Contemporary Trends in Indian Geography: Cartography, Thematic and Methodological contributions
Contemporary Trends in Indian Geography
In the post-independence period, geography has expanded because of efforts of and under the leadership of geographers like George Kurian, S P Chatterjee, CD Deshpande, VLS Prakasha Rao, RL Singh, Mohammad Shafi, Muzaffar Ali, R P Misra and Manzoor Alam.
Among the major preoccupations of Indian geographers, cartography, thematic mapping and methodological contributions have led to promotion of geography as a popular discipline.
Over the years the field of cartography has made great strides in the country. The Survey of India, the NATMO and the Indian National Cartographic Association have played an important role in this regard.
Indian cartographer: Planning Atlas of Andhra Pradesh by SM Alam; Resource Atlas of Tamil Nadu by A Ramesh; Planning Atlas of Uttar Pradesh by L R Singh and Census Atlas of India by B K Roy are hallmarks of geographic contributions to cartography by Indian geographers.
There are evidences to show that concept of map scale and consequent need for depicting geographical features on maps were fully realised since ancient and medieval times. However, the contemporary knowledge in field of cartography based on triangulation work, precision levelling and plane table surveys have enabled Survey of India to produce modern contour maps on uniform scales.
Further, introduction of quantitative methods, computer processing of data, automatic mapping and remote sensing techniques have resulted in rapid transformation in the field of cartography.
Thematic cartography has got a boost since independence in 1947, especially after setting up of National Atlas and Thematic Mapping Organisation in 1956.
Thematic maps are playing important roles in the development planning in India and are being increasingly utilised by administrators, planners, technologists and specialists in different branches of social, physical, biological and Earth sciences.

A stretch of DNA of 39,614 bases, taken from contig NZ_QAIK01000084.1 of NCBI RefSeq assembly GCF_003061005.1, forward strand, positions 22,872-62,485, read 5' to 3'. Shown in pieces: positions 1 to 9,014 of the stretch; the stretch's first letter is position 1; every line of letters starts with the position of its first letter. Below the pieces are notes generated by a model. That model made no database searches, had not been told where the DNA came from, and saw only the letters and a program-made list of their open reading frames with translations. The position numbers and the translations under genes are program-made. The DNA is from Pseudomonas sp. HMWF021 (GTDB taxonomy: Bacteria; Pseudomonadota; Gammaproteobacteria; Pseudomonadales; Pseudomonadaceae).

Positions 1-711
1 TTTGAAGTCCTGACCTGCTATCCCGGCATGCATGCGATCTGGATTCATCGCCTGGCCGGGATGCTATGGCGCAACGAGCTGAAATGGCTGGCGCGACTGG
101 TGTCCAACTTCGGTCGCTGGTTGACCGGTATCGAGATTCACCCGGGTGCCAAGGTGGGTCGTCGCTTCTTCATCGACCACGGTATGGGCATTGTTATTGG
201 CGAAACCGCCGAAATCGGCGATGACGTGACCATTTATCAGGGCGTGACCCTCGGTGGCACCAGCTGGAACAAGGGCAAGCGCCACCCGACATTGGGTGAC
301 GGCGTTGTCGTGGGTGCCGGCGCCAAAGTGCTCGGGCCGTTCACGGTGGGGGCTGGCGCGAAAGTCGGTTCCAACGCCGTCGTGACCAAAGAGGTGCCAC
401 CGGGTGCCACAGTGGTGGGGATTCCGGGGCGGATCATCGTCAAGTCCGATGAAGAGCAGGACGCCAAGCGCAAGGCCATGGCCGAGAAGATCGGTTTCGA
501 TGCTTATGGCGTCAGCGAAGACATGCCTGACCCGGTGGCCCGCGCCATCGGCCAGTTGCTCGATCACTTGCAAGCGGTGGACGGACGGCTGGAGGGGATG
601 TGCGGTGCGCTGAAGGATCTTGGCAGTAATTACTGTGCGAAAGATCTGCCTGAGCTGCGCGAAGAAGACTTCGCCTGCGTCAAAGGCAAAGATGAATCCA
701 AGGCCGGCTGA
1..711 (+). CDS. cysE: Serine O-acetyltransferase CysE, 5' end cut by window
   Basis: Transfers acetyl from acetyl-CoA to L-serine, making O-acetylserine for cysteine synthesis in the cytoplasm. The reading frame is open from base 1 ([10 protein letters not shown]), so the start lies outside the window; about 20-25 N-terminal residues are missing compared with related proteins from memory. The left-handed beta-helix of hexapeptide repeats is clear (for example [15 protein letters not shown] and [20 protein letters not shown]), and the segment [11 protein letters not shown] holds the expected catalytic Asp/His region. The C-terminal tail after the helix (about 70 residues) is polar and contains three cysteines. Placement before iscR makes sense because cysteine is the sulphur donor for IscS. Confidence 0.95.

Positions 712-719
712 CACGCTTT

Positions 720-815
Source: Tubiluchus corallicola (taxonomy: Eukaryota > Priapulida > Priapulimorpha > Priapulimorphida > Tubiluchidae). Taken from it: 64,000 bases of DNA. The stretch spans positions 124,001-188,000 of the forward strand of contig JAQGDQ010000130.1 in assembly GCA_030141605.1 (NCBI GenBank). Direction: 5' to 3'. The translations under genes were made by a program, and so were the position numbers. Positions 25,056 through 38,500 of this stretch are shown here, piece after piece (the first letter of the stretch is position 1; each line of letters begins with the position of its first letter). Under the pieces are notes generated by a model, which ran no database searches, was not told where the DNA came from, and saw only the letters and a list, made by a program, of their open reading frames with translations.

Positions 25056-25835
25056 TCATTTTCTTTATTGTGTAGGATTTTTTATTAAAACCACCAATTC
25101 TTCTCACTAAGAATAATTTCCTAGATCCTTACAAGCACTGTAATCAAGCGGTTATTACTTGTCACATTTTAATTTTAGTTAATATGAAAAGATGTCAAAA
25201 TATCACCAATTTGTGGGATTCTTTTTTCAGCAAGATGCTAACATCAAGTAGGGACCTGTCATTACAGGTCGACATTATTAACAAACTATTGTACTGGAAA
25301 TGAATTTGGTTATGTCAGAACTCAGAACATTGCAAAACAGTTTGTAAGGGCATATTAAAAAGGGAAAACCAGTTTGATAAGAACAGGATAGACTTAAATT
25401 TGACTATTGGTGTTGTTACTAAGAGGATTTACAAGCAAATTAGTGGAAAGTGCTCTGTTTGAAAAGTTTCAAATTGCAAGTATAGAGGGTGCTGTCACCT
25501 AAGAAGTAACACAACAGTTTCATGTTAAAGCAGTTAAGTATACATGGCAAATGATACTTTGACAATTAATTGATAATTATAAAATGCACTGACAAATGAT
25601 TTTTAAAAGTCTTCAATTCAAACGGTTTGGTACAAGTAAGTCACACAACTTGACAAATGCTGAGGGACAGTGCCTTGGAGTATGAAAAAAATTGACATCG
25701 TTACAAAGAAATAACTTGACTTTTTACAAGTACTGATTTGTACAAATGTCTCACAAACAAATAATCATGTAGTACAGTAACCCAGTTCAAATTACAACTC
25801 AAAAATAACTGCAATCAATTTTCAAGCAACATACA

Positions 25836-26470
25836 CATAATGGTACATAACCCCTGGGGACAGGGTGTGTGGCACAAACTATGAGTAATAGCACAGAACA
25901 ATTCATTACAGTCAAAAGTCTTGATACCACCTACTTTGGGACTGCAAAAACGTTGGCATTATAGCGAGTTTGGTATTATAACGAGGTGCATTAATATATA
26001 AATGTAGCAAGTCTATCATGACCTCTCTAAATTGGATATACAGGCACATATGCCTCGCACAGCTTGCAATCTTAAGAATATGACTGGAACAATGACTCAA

Indian geography faced the problem of over-subsistence on foreign concepts and methods and consequent impoverishment of indigenous methodological system.
During the 1920s and 1930s, the scientific publications in Indian geography were based on descriptive methodology. Their objective was to provide factual information about areas to colonial administrators.
During late 1930s and early 1940s geographers such as RN Dubey, SP Chatterjee and MH Rahman shifted from possibilistic thinking to explanatory description and classification.
These regional studies followed a standard outline of topics, starting with surface features and climate, advancing to the organic life in relation to the physical features and then proceeding to the human inhabitants, looked at both as controlled by the environment and modifying the environment.
India’s independence in 1947 and the start of the process of decolonisation were accompanied by dramatic changes in the role of geography. Geographers such as Nath, Sundaram, Misra and Roy contributed to the development of strategies for eliminating economic differences between regions, ecological disasters, energy issues, problems of urban living, land use, industrial decentralisation, economics restructuring and many other issues related to development. This increased the demand for spatial information and data. This demand has been met by coming up of a vast number of government agencies and data centres which supply data for planning and development purposes.
The early 1970s witnessed progress in theoretical and quantitative geography. In Indian Geography, alongside the traditional geography which was possibilistic and descriptive in nature, a new approach emerged which was nomothetic and deductive. The introduction of quantitative techniques in contemporary period have revolutionised discipline of geography.
N.B- Notes will be updated time to time
PDF Name: Contemporary Trends in Indian Geography Notes by Netset Corner
Source: Arihant Geography Book
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